Music Festival Cancelled After Organisers 'Blindsided' By $200,000 NSW Cop Bill
A boutique Central Coast music festival has been forced to cancel one week out from the event, citing an unexpected $200,000 bill imposed on it by the New South Wales government.
Mountain Sounds Festival has been running since 2014, and this year was due to host Angus and Julia Stone, What So Not and Courtney Barnett, along with a number of other Australian and international artists.
Organisers have now made the decision to cancel the event, after being informed days away they would have to pay for 45 police officers on a 24-hour cycle throughout the event. They say this is four times the number they were quoted just weeks ago.
"We are devastated to announce the cancellation of Mountain Sounds 2019. The event will not be going ahead at Mount Penang Parklands next week," organisers said in a statement.
"Unfortunately, we too have been put in an impossible situation as it was unrealistic for us to pull this money together, particularly given the time frame."
The requirement for a significantly beefed-up police presence comes despite a festival history of no serious drug-related incidences, according to organisers.
At last years event, just 49 of the more than 16,000 attendees were caught with illegal substances.
"A mere seven days out from the event, further conditions and financial obligations were imposed on the festival, which were impossible to meet," organisers said, adding that they were "blindsided".
Organisers say their event submission was consistent with last year’s operation.
"The combination of excessive costs, additional licensing conditions and the enforcement of a stricter timeline left us no option but to cancel the event."
Festival organisers said Mountain Sounds' cancellation was yet another casualty in "the Liberal party's war on festivals", and urged music fans to remember it in the upcoming state election.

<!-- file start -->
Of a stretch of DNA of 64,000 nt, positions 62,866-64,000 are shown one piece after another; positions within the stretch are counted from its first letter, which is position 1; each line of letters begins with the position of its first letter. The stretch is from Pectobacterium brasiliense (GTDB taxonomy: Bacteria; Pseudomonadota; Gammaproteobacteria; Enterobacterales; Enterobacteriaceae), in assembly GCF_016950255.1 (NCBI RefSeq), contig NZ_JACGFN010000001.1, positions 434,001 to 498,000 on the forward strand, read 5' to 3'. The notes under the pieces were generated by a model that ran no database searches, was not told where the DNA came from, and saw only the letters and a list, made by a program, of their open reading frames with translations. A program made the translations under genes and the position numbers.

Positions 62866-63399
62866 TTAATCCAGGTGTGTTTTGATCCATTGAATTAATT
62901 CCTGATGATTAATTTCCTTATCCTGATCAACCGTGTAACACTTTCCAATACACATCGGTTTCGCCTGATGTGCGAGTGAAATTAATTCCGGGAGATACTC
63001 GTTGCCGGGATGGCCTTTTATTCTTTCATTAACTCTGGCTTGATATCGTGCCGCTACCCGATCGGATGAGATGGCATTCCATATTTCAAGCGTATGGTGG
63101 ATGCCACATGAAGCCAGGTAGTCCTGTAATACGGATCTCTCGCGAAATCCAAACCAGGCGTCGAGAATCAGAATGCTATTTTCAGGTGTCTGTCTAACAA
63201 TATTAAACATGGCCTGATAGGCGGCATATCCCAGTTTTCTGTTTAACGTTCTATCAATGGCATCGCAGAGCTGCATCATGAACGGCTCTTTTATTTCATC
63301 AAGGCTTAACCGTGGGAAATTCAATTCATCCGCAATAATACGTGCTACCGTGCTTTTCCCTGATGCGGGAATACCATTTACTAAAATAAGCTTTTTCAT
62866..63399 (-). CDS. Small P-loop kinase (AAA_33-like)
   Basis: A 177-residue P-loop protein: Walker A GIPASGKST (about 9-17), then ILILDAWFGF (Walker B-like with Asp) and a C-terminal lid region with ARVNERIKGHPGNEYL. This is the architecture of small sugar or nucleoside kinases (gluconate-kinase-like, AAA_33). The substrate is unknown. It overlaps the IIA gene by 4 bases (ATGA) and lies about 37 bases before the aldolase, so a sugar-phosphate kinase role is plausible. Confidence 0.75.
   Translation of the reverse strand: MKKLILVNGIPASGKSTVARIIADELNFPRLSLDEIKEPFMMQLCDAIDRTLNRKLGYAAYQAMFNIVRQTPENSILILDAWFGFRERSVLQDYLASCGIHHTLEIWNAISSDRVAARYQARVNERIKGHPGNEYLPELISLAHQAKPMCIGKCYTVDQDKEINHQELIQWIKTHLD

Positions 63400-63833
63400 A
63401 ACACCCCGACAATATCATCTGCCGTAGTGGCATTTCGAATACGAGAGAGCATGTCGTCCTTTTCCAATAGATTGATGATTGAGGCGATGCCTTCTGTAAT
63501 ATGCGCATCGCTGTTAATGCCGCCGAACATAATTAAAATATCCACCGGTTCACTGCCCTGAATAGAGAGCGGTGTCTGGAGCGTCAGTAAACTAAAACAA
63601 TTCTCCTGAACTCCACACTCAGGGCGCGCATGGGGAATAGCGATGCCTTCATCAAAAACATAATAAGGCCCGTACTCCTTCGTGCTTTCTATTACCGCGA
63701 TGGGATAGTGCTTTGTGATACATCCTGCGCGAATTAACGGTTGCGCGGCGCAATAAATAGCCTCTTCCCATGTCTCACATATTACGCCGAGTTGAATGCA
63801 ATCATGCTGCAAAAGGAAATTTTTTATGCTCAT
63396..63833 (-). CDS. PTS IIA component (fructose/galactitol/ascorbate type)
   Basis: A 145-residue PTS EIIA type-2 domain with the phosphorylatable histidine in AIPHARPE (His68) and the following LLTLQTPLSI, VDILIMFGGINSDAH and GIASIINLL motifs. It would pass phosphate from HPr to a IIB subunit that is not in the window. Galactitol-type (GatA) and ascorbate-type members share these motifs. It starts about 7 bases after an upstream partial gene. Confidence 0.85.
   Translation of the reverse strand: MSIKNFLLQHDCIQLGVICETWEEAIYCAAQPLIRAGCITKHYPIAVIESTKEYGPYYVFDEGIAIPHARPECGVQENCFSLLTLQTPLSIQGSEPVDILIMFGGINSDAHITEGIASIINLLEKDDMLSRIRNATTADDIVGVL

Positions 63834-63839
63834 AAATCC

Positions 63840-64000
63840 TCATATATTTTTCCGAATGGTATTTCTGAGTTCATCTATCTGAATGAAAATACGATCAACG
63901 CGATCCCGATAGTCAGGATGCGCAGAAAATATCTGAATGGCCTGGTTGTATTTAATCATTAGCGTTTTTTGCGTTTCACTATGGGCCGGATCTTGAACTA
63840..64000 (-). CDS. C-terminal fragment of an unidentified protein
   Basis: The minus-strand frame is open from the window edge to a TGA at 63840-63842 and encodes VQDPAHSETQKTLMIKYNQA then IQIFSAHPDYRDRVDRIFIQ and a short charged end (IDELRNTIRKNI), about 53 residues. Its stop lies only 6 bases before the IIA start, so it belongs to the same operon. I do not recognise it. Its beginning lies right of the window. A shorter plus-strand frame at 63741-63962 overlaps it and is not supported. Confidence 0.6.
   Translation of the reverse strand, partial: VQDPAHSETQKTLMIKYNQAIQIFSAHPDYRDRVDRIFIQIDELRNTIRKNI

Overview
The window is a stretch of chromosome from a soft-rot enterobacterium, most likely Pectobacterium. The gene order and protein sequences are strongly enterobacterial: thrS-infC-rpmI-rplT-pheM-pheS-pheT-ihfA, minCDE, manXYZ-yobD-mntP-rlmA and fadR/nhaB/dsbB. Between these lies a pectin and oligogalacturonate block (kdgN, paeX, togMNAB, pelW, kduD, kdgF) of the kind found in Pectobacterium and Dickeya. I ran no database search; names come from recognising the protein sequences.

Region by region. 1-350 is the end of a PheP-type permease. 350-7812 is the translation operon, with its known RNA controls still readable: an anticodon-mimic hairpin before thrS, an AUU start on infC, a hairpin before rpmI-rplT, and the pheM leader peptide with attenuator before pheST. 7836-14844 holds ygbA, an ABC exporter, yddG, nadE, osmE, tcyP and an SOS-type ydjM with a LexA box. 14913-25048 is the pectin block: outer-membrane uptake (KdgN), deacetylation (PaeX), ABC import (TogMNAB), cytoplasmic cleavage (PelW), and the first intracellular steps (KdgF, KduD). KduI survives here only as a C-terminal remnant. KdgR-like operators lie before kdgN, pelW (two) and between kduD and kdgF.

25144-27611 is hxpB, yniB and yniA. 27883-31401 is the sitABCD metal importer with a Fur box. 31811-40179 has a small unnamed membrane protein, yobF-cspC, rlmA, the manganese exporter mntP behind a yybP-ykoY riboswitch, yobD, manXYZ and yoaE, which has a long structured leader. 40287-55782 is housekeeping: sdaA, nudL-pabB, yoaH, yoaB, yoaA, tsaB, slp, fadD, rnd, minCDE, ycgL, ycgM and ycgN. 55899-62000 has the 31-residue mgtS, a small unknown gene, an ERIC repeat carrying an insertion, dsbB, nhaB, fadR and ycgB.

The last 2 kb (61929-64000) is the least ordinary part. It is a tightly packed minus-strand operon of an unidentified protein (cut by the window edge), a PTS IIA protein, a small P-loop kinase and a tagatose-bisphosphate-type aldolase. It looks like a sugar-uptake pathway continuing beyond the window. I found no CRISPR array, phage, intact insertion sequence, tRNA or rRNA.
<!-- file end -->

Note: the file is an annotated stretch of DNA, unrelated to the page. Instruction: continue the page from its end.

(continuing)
It's common for events to shoulder costs for a police presence, but the specific number is issued by the Department of Liquor and Gaming, on advice from the NSW Police. Both departments have been contacted for comment.
In the past few months, music festivals have come under increasing pressure from government and police authorities after a spate of fatal overdoses .
Psyfari festival announced just this week it would not be going ahead in 2019, citing the government's "war on festivals".
"We are unfortunate to be in the wrong place at the wrong time when festivals are the new scapegoat of a failed government and their failed war on drugs," it wrote on Facebook.
The government rejects that it is "anti-festivals", with a spokesperson telling the Sydney Morning Herald this week that new regulations were there to "give families peace of mind".
Five young people have died from suspected drug overdoses at NSW music festivals in the past five months, bringing the debate around pill testing into the forefront.
Premier Gladys Berejiklian vowed to crack down on music festivals following the deaths of two people at Defqon.1 in September last year, introducing measures a month later which included "a new, specific and consistent licensing regime to improve".
Rabbits Eat Lettuce has moved to Queensland due to ongoing costs with the NSW government. Photo: Facebook.
The Rabbits Eat Lettuce festival announced also this week that it'll be moving to Queensland, citing rising costs over two legal battles brought on by the state government.
“REL is in a fragile financial position after forking out $100,000 to fight last year’s action by NSW Police and we don’t currently have the time or finances for another court battle," it said in a statement.
All ticket-holders to Mountain Sounds Festival will be informed of refunds in the coming days.
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